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I was a unix and redhat user, just started to use ubuntu. Is there a vi command to edit files? Is there a change mode command to change a file status to executable?

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It would be better to ask two different questions. –  Richard Sep 16 '13 at 20:56
    
Why did you think to come ask such a question instead of simply trying it? –  psusi Sep 17 '13 at 1:24

2 Answers 2

You can use vi in Ubuntu as well:

vi file.txt

To make a file excecutable use

sudo chmod u+x file.foo
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Most of the time it would be better to chmod u+x file.foo without invoking sudo. In fact, I think you'd only need sudo if you don't own the file. It's also possible to call chmod within vi -- while in normal mode, type :!chmod u+x % and then press enter to change the permissions on the current file. –  evilsoup Sep 16 '13 at 21:56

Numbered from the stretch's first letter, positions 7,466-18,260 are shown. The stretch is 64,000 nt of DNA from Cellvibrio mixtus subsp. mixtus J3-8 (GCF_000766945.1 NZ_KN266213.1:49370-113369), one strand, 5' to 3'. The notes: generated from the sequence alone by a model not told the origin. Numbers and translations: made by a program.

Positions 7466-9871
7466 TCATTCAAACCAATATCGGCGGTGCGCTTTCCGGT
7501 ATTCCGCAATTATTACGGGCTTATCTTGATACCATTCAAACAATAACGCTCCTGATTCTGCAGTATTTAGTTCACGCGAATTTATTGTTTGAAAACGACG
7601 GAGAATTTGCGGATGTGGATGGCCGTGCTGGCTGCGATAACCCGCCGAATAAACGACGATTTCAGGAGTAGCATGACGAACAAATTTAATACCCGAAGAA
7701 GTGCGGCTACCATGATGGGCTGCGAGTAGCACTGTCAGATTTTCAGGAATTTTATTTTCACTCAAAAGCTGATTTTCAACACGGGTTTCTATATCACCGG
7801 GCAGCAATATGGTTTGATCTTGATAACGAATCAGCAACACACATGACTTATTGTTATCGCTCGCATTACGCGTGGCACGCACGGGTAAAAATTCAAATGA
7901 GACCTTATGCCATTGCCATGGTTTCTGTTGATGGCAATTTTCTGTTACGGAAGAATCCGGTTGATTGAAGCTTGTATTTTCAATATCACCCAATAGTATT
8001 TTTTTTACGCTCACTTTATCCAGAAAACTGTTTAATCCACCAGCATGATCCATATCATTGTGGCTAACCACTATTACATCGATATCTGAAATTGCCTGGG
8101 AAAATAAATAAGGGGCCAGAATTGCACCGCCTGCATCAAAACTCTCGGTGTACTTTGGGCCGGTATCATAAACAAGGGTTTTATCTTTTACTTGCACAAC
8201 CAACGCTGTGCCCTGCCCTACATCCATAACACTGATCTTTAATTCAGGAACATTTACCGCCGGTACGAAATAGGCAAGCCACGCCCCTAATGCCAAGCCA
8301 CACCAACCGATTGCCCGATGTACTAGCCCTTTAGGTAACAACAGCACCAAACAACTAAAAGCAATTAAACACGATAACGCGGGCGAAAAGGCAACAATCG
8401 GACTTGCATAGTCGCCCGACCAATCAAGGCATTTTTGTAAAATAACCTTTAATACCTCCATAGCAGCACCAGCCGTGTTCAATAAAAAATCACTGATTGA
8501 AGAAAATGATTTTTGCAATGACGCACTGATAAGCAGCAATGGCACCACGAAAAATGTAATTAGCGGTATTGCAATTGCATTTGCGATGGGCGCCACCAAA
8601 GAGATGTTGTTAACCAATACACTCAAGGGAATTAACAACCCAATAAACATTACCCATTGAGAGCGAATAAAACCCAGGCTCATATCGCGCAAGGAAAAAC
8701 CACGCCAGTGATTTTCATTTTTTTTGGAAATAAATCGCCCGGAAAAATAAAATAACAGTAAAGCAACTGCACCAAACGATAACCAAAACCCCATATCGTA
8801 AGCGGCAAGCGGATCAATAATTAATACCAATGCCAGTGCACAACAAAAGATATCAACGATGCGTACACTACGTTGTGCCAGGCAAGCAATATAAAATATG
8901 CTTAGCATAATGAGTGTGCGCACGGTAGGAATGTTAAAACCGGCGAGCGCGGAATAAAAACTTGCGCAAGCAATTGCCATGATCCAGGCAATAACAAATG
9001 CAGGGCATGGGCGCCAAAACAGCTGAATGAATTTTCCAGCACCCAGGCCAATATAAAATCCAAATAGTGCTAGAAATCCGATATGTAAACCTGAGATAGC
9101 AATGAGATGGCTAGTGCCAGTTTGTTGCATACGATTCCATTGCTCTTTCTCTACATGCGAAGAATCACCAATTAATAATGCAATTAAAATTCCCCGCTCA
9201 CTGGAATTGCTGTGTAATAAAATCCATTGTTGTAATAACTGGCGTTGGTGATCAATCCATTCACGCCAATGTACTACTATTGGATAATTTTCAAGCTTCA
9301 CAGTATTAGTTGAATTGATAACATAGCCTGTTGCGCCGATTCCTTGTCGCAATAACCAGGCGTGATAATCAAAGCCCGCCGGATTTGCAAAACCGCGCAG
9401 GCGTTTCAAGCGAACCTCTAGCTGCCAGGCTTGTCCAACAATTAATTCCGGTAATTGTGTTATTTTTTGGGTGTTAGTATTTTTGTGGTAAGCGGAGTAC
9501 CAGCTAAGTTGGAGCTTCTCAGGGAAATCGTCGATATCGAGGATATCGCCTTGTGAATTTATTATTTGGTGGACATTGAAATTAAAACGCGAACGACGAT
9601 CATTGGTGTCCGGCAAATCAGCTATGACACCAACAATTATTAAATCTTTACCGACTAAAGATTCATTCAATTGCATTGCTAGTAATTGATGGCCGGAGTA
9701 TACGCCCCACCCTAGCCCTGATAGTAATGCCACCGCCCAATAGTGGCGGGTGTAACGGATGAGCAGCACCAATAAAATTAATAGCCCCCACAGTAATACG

Thanks for the useful comment :) –  Joren Sep 16 '13 at 22:06

Yes, the commands are identical vi (or vim = vi iMproved) is invoked by entering vi in the command line and chmod changes can be used to change a file's executable flag exactly as in Redhat...

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Where is the command line? How do I open a window that prompts me to enter a command like vi or chmod? –  Jing Wang Sep 16 '13 at 20:56
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From a unity desktop, do ctrl, alt t to open up a new shell, then you can vi to your hearts content. –  FreudianSlip Sep 16 '13 at 21:02
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@JingWang be warned that vi/vim has a bit of a learning curve. If you're new to using the command-line, I'd recommend using nano (if you want a CLI-based editor) or even gedit (the default Ubuntu GUI text-editor). –  evilsoup Sep 16 '13 at 21:57

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